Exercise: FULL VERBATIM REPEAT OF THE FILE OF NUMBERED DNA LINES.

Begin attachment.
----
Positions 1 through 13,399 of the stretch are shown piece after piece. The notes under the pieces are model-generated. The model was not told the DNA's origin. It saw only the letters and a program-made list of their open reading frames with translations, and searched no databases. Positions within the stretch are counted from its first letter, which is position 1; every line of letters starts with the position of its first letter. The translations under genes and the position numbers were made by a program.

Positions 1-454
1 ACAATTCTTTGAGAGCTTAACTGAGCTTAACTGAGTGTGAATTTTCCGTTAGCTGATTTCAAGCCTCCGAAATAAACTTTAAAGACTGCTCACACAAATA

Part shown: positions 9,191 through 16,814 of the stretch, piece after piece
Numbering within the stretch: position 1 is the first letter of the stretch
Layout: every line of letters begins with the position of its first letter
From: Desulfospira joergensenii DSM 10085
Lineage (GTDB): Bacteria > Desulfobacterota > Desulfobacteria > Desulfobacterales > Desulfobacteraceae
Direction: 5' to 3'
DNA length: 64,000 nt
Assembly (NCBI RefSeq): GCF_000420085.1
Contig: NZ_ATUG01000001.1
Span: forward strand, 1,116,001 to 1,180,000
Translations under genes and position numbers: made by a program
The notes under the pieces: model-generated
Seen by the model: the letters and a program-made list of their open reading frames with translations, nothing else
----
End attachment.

Positions 1 through 13,399 of the stretch are shown piece after piece. The notes under the pieces are model-generated. The model was not told the DNA's origin. It saw only the letters and a program-made list of their open reading frames with translations, and searched no databases. Positions within the stretch are counted from its first letter, which is position 1; every line of letters starts with the position of its first letter. The translations under genes and the position numbers were made by a program.

Positions 1-454
1 ACAATTCTTTGAGAGCTTAACTGAGCTTAACTGAGTGTGAATTTTCCGTTAGCTGATTTCAAGCCTCCGAAATAAACTTTAAAGACTGCTCACACAAATA

Part shown: positions 9,191 through 16,814 of the stretch, piece after piece
Numbering within the stretch: position 1 is the first letter of the stretch
Layout: every line of letters begins with the position of its first letter
From: Desulfospira joergensenii DSM 10085
Lineage (GTDB): Bacteria > Desulfobacterota > Desulfobacteria > Desulfobacterales > Desulfobacteraceae
Direction: 5' to 3'
DNA length: 64,000 nt
Assembly (NCBI RefSeq): GCF_000420085.1
Contig: NZ_ATUG01000001.1
Span: forward strand, 1,116,001 to 1,180,000
Translations under genes and position numbers: made by a program
The notes under the pieces: model-generated
Seen by the model: the letters and a program-made list of their open reading frames with translations, nothing else